Carnot Refrigeration, the Trois-Rivières, Quebec-based pioneer of transcritical CO2 refrigeration in North America, is continuing to find new customers and develop new technology for its CO2 systems, including supermarkets, cold-storage and food processing warehouses, ice rinks and data centers.
Helping in that endeavor is Emergent Cold Technologies, Geneva, Ill., which a year ago formed an agreement with Carnot to distribute its products and systems to customers in the U.S.
One of the newest sectors for Carnot’s transcritical systems is industrial. The OEM has installed several transcritical CO2 systems in industrial plants in Canada, and in June completed its second such installation in the U.S. at a Henningsen Cold Storage warehouse in Grandview, Wash.
“More companies like Henningsen are going down the CO2 path,” said John Miranda, Emergent’s founder and chief marketer, who was previously president of Guntner US, in an interview at the Global Cold Chain Expo in June.
Miranda sees transcritical CO2 as a good fit for spiral IQF (individual quick freezing) systems that require -40°F temperature. “We are currently building transcritical CO2 refrigeration systems for two food freezing projects in the New England region,” he said. “For minus 40°F, they think CO2 is more effective than ammonia, and they’re right.”
Miranda believes that CO2 can compete with ammonia at medium temperatures as well. He created an energy model (based on seasonalized weather data) comparing CO2and ammonia, and while ammonia prevails at the design point, CO2’s advantage increases as the ambient temperature drops.
“With CO2‘s ability to float head pressure to 50°F, and the increased coil surface of adiabatic gas coolers, CO2c an be more efficient at lower ambient temperatures than ammonia,” he said. “If you have a significant number of operating hours below 60°F, CO2 will have comparable or better energy, depending on the number of hours.”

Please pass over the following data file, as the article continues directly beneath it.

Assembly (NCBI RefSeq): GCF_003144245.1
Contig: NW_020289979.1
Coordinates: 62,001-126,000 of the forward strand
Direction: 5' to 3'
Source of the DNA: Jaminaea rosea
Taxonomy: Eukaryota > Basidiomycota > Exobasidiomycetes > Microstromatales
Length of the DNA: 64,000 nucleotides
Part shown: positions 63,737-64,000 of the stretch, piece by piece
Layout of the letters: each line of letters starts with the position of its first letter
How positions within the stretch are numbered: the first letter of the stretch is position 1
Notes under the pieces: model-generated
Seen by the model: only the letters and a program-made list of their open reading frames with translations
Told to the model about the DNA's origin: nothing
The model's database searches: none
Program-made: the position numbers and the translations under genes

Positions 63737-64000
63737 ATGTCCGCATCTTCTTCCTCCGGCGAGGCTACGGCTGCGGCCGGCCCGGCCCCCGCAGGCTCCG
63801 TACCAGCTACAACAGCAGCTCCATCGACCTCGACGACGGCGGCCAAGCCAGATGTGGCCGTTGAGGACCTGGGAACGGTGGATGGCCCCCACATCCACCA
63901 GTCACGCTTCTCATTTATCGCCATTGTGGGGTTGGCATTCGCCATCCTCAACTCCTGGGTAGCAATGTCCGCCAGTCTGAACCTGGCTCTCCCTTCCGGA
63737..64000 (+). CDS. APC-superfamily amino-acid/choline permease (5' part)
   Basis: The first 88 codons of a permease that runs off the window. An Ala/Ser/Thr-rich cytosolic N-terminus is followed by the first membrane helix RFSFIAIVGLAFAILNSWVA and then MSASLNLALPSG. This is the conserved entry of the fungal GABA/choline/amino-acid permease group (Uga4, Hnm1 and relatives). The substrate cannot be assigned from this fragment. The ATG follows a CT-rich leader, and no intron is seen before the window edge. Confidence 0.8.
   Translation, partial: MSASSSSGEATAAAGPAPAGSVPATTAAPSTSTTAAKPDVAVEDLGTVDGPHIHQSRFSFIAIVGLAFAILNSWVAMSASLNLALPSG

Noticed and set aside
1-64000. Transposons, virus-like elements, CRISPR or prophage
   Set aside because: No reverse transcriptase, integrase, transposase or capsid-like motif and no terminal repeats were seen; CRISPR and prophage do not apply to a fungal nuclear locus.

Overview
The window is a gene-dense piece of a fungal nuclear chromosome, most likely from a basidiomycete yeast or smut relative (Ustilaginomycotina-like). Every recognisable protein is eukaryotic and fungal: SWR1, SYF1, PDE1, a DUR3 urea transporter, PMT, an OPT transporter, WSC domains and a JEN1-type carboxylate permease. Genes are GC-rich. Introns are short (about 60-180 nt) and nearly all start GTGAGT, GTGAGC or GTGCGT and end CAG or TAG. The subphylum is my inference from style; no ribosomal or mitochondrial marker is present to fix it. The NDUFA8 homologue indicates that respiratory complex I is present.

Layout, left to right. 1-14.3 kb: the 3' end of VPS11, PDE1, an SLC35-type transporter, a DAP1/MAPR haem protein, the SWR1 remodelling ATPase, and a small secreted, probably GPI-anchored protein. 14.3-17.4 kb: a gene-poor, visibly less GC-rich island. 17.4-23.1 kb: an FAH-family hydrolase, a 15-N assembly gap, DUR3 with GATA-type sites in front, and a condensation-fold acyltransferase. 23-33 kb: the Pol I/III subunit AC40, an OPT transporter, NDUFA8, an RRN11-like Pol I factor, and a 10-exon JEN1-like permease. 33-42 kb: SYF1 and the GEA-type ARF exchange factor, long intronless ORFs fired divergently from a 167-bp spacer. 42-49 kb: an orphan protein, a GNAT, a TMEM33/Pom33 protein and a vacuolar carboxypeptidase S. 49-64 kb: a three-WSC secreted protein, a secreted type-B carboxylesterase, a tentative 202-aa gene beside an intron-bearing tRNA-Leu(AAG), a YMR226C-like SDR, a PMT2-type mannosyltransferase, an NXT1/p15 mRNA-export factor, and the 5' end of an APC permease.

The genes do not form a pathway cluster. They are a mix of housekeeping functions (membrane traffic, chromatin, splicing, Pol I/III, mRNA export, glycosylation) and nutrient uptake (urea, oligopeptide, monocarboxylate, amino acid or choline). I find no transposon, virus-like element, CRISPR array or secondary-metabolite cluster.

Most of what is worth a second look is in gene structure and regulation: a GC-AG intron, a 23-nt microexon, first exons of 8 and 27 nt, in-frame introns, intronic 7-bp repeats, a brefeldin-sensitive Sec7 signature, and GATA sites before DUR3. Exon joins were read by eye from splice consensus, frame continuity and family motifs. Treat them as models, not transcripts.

He acknowledged that areas like Florida, Eastern Texas and Louisiana are “tough areas” for CO2 and better for ammonia. But if the cost of “water energy”(water usage, sewer, water treatment and water-pump energy) associated with evaporative condenser systems is included, “then we’re less cost, even in those areas.”
The exceptional heat reclaim offered by CO2 for hot water and dehumidification in lieu of natural gas also helps CO2’s cost-savings argument.
John Miranda, Emergent Cold Technologies
“For minus 40°F, they think CO2 is more effective than ammonia, and they’re right.”
One of the distinguishing features of the Henningsen system is that it’s a modular, rooftop unit, easily scalable to accommodate future expansion of the plant. This configuration also allows the end user to avoid building an equipment room in the plant, noted Miranda.
Carnot is now developing a smaller rooftop CO2 system – a condensing unit with two compressors that can be linked to one or two evaporators in the cooling area. “It could be an add-on unit for industrial, addressing spot requirements,” Miranda said.
The condensing unit will also serve as a heat pump, reversing the refrigeration cycle in order to defrost the evaporator coils. Like Carnot’s data center systems, the unit will be able to offer compression-free “free cooling” when ambient temperatures are low enough (about 40°F or less).
Another selling point for Carnot is the remote-monitoring service from its Quebec headquarters, which is tracking about 70 refrigeration systems for a monthly fee. “They can address about 90% of the activity remotely,” said Miranda. “For routine maintenance like changing oil filters, they coordinate with local maintenance people.”
Carnot collects data from its remote monitoring operation in order “to learn from the operating data and make the systems better,” said Miranda.
With the technological advances that transcritical CO2 has made in recent years – such as the addition of adiabatic condensers, ejectors, efficient heat reclaim and sensible defrost – “we see CO2 as a viable solution for all industrial refrigeration applications,” Miranda said.